One important representational format that may support control over planned actions is a conjunctive representation that evolves over the course of action planning (Hommel, 2019; Frings et al., 2020). This conjunctive representation, also termed an event or task file, binds critical task-relevant features including not only the sensory representation (i.e. stimulus), but also the action rule (i.e. context) and responseinto an integrated representation that uniquely couples sensory and motor information for a specific goal (Mayr and Bryck, 2005). Several theories of cognitive control proposed that over the course of action planning, the formation of such an integrated representation is essential for an action to be executed (Frings et al., 2020; Henson et al., 2014; Hommel, 2004; Logan, 1989). Recent studies that applied a decoding analysis to the distributed pattern of EEG activity revealed that humans form such a conjunctive representation while preparing context-dependent actions (Kikumoto and Mayr, 2020; Takacs et al., 2021). The temporal trajectories of conjunctive representations were dissociable from other action representations, and their trial-to-trial fluctuation in strength strongly correlated with efficient action control (e.g. stopping of actions or transitions of action over trials) over and above other task-relevant representations (Kikumoto and Mayr, 2020; Rangel et al., 2022).

Because a conjunctive representation uniquely specifies the to-be-executed action, it may be an efficient, output-oriented format for maintenance, prioritization, and retrospective selection of the planned actions for future behavior (Badre et al., 2021). Yet, previous studies have focused on a single episode of action selection. Thus, it is unknown whether more than one competing conjunctive representation can be maintained in parallel. If multiple conjunctive representations could be prepared concurrently, action prioritization may primarily modulate output gating of prepared action plans. In contrast, if there is a capacity limit on holding multiple event-file-like representations, maintenance of a given action plan should be compromised by trying to simultaneously prepare for alternative action plans.

In the current study, we investigated the role of conjunctive representations in the maintenance and prioritization of multiple candidate action plans for an upcoming response. Participants prepared two independent actions with unique stimulus-response mappings and chose one of them as a final response based on a retrospective cue. One of the actions was, on average, more likely to be tested, encouraging selective prioritization of that action until output selection.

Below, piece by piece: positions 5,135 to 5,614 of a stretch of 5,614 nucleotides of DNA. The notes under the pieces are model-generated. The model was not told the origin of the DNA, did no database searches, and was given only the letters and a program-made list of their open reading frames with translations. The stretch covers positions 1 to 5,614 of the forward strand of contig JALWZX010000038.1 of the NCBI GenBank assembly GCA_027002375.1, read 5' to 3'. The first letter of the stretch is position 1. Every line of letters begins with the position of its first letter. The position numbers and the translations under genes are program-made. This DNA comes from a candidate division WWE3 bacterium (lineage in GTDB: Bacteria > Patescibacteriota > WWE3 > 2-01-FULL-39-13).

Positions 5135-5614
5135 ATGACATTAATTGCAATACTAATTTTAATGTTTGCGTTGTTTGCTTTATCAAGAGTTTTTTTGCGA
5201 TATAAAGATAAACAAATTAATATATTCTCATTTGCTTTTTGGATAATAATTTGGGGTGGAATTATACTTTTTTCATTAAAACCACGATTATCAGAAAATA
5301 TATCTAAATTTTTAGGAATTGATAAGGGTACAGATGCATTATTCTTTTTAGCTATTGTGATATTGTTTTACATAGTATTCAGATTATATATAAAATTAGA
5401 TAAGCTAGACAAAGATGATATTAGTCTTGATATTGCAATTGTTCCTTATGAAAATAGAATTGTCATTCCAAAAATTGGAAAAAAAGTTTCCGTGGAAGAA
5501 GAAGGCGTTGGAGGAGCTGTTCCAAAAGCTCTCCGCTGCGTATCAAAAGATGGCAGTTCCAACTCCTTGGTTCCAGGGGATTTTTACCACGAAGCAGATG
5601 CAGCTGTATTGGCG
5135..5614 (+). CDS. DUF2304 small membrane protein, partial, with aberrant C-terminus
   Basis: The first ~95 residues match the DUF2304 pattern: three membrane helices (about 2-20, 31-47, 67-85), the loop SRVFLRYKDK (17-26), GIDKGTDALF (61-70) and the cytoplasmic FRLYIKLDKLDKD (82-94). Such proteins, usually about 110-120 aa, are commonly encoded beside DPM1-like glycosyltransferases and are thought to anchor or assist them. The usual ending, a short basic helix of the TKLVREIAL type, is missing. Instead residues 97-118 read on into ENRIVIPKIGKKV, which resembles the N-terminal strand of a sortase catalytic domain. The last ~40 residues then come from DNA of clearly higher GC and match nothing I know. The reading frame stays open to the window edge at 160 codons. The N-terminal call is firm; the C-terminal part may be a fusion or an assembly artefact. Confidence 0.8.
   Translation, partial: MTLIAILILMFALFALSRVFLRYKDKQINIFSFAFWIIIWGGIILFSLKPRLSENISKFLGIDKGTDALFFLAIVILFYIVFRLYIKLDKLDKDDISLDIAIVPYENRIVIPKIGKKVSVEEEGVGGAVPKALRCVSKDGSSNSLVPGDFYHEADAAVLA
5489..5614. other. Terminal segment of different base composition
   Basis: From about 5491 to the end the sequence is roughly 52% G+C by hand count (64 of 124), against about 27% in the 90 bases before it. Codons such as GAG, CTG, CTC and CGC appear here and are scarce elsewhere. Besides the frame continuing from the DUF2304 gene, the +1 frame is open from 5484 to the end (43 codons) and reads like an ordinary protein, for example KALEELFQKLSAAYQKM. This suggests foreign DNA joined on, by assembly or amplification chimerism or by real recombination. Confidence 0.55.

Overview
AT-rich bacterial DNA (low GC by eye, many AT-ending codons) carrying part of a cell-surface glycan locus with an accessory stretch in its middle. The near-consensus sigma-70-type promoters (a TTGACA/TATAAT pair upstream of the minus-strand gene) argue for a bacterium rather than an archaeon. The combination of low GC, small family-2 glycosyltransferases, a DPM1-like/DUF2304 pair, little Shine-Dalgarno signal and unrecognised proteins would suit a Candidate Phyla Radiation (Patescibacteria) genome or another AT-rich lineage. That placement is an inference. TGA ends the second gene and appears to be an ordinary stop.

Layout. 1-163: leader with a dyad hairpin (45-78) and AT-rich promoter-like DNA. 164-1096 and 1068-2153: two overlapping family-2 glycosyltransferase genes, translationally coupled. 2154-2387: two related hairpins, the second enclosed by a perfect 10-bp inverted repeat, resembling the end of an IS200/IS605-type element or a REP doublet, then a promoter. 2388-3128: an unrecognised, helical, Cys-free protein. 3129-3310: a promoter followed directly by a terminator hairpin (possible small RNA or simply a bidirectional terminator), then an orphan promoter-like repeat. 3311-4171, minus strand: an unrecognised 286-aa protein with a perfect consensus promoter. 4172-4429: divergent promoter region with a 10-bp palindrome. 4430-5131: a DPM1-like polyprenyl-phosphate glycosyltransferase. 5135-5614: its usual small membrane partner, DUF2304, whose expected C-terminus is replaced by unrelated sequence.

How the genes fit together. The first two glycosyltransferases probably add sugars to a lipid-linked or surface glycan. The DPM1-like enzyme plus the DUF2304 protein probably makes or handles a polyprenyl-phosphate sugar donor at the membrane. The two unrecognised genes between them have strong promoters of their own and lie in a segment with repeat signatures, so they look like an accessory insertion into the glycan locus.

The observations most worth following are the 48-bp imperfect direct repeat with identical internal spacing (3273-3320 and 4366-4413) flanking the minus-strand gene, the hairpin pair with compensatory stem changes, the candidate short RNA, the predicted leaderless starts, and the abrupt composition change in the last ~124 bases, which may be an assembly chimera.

We hypothesized that (a) future actions are maintained concurrently in the form of multiple conjunctive representations during action preparation and (b) conjunctions are the primary target of prioritization and selection once a planned action is selected (over and above individual components of the action plan like the stimulus, rule, or response). The conjunction representational similarity analysis (RSA) model makes a unique prediction of the pattern of similarity over and above the patterns expected by other constituent action features such as rules, stimuli, and responses (Figure 1c), and it tests whether a specific instance of action is distinct from other S-R mappings (Figure 1b).

Task design and the procedure of decoding analysis.

(A) Sequence of trial events in the rule-selection task with two independent action plans. Test probabilities of each action are assigned randomly every block. (B) Spatial translation of different rules (rows) mapping different stimuli (columns) to responses (arrows). (C) Schematic of the steps used for representational similarity analysis (RSA). For each sample time (t), a scalp-distributed pattern of EEG power was used to decode the specific rule/stimulus/response configuration of two actions of a given trial. The decoder produced sets of classification probabilities for each of the possible action constellations. The profile of classification probabilities reflects the similarity structure of the underlying representations, where action constellations with shared features are more likely to be confused. The figure shows an example of classification probabilities for two actions cued by a shared rule and two independent stimuli. For each trial and timepoint, the profile of classification probabilities was regressed onto model vectors as predictors that reflect the different, possible representations. In each model matrix, the shading of squares indicates the theoretically predicted classification probabilities (darker shading means higher probabilities) in all possible pairs of constellation. The coefficients associated with each predictor (i.e. t-values) reflect the unique variance explained by each of the constituent features and their conjunction for each action plan.

To preview our results, response times (RTs) and errors indicated that participants prepared both actions but held the higher-priority action in a privileged state. By applying a time-resolved RSA to EEG, we found that conjunctive representations of both high- and low-priority actions were maintained up until the moment of selection. Furthermore, the conjunctive representation of the high-priority action was more enhanced and readily selected as an output, and it produced interference when the low-priority action was selected instead. Modulation based on priority was weak for stimulus representations, suggesting that the conjunction is a primary target of prioritization and selection. Thus, consistent with our hypothesis, multiple candidate actions can be maintained, prioritized, and selected as integrated, but independent action representations.